But I can't deny that every so often it can be fun to sit outside on a hot summer day and yell "YOOOOOUK!" with tens of thousands of other like-minded individuals.

--
"Plans aren't check lists, they are loose frameworks for what's going to go wrong." -- technician

[ Parent ]
Obviously by Merekat (4.00 / 2) #3 Mon Aug 15, 2011 at 09:46:29 AM EST
You teleport.

no, no ... by Kellnerin (4.00 / 1) #7 Mon Aug 15, 2011 at 08:06:10 PM EST
That's how I get to my space station.

--
"Plans aren't check lists, they are loose frameworks for what's going to go wrong." -- technician
[ Parent ]
Drink once by Scrymarch (2.00 / 0) #4 Mon Aug 15, 2011 at 10:16:47 AM EST
... Every time it unexpectedly turns into a love story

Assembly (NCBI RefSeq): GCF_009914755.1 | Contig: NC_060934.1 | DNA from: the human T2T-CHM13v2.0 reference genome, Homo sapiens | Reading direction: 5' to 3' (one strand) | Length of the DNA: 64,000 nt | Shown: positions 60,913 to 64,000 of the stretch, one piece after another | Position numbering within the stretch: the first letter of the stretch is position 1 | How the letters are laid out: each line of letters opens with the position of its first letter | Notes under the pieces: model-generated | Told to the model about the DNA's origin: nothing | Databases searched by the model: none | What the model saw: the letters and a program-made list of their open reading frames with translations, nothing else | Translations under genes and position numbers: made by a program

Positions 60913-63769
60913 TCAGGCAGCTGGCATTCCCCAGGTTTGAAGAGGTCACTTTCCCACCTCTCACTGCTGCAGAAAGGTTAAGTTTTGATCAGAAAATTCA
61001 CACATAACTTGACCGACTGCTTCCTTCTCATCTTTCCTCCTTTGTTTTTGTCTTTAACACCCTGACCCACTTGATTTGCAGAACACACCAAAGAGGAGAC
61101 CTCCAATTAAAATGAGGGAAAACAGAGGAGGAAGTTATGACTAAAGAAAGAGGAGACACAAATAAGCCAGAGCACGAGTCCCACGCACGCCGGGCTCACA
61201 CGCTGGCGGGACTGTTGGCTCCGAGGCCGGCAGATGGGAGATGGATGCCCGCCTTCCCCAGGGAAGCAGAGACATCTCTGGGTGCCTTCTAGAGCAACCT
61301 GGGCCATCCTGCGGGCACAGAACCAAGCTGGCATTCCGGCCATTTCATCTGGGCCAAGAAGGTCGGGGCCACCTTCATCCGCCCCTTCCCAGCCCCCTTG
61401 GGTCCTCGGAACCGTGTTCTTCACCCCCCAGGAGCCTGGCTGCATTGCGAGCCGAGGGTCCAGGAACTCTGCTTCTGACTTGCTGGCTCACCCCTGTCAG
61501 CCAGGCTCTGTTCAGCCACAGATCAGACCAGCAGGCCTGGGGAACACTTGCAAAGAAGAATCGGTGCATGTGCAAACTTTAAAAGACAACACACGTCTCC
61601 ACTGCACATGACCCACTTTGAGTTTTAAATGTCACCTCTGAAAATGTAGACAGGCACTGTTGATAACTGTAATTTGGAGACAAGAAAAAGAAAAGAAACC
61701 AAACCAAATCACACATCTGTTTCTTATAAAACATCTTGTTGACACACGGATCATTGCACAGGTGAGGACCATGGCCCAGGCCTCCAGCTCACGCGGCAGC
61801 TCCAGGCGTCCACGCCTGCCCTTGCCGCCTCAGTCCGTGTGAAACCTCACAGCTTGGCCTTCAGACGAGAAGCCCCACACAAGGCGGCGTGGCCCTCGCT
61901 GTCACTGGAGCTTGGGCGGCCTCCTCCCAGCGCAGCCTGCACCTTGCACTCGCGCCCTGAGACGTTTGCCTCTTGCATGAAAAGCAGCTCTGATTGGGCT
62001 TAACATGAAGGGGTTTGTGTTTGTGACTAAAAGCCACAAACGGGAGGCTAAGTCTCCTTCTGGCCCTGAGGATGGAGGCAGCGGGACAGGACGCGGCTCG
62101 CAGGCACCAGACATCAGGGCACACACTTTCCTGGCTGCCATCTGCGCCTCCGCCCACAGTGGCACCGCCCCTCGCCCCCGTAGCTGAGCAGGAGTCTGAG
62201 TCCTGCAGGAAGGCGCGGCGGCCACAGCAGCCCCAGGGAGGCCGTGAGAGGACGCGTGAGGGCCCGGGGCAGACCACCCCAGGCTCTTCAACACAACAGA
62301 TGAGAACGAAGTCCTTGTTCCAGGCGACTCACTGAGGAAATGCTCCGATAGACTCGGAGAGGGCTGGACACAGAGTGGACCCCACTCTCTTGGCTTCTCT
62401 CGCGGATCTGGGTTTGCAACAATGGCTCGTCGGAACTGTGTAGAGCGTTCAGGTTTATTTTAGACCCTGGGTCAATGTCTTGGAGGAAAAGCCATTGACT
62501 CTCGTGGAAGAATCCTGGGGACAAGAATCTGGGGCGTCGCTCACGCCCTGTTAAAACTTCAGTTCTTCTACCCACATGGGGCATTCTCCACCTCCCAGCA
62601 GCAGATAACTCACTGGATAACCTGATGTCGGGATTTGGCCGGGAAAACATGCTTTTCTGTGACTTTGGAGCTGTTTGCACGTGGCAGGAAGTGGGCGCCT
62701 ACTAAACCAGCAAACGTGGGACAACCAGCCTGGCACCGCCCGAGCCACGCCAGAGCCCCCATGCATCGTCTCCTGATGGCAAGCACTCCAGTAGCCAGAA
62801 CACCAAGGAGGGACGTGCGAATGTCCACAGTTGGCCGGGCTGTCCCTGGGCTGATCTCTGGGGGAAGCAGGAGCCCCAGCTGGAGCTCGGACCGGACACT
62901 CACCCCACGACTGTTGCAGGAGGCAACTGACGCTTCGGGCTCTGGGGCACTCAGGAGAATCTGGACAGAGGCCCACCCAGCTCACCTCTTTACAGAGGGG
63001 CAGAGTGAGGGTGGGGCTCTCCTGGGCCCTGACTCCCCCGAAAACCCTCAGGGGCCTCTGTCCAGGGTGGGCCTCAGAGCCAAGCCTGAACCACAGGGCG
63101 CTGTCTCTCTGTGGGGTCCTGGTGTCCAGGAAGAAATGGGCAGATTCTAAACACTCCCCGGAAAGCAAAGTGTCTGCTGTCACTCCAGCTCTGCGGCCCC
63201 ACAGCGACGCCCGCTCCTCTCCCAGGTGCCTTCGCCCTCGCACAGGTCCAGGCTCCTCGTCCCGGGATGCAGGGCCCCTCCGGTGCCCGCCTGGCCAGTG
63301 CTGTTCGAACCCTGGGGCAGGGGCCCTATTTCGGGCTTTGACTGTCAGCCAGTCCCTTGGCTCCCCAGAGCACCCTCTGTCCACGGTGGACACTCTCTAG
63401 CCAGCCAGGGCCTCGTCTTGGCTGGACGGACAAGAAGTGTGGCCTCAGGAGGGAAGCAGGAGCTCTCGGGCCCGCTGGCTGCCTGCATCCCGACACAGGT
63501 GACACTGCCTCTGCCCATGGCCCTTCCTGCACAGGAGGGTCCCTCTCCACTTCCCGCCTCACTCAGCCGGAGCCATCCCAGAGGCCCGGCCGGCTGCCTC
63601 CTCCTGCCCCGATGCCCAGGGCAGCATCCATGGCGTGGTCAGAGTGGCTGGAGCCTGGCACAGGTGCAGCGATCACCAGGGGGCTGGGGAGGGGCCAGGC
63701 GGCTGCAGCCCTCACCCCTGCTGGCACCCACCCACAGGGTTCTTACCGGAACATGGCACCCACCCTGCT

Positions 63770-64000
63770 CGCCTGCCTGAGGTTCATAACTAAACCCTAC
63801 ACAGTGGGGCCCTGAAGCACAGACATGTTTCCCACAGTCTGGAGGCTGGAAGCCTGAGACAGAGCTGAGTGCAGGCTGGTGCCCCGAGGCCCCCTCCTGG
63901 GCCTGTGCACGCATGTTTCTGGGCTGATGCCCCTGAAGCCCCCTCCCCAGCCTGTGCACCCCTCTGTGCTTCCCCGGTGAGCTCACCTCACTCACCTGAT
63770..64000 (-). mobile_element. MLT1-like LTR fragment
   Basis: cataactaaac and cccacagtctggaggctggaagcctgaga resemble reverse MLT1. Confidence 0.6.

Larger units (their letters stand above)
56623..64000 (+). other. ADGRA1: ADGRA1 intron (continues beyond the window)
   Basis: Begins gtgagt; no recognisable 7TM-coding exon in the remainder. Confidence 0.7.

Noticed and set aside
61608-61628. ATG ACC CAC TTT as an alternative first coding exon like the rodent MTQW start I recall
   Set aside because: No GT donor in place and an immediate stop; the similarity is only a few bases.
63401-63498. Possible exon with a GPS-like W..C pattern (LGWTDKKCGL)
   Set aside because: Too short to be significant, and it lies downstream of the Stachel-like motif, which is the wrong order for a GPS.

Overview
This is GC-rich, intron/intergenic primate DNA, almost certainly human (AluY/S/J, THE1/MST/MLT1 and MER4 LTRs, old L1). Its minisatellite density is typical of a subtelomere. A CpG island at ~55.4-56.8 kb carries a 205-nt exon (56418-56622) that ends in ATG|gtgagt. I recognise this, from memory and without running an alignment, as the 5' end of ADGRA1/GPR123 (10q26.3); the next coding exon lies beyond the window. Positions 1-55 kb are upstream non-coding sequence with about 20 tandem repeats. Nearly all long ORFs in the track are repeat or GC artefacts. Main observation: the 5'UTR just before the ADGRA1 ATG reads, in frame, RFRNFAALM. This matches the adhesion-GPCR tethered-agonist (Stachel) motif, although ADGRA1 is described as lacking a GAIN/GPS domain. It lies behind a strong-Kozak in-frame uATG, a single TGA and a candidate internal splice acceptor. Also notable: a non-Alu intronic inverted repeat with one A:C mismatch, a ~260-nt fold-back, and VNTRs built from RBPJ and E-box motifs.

... Every time true protagonist uses a form of land transport (include diaries if it's been a rough week)

Iambic Web Certified

if the love story is unexpected by Kellnerin (4.00 / 1) #8 Mon Aug 15, 2011 at 08:09:44 PM EST
in a Kellnerin story, I think that's more a "chug your drink" moment. Or possibly time to recalibrate expectations.

--
"Plans aren't check lists, they are loose frameworks for what's going to go wrong." -- technician
[ Parent ]
I think by Scrymarch (2.00 / 0) #9 Tue Aug 16, 2011 at 10:53:46 AM EST
It's more about picking the exact point at which it becomes a love story. Or maybe my understanding of the genre is based on too shallow a reading ...

Iambic Web Certified

[ Parent ]
hmmm by Kellnerin (4.00 / 1) #10 Tue Aug 16, 2011 at 10:33:17 PM EST
I shall have to meditate further on this. Certainly there are times when I've lifted my hands from the keyboard and gone, "Oh man, did this become a love story again? It wasn't supposed to happen this time ..."

--
"Plans aren't check lists, they are loose frameworks for what's going to go wrong." -- technician
[ Parent ]
Insular Migration | 10 comments (10 topical, 0 hidden) | Trackback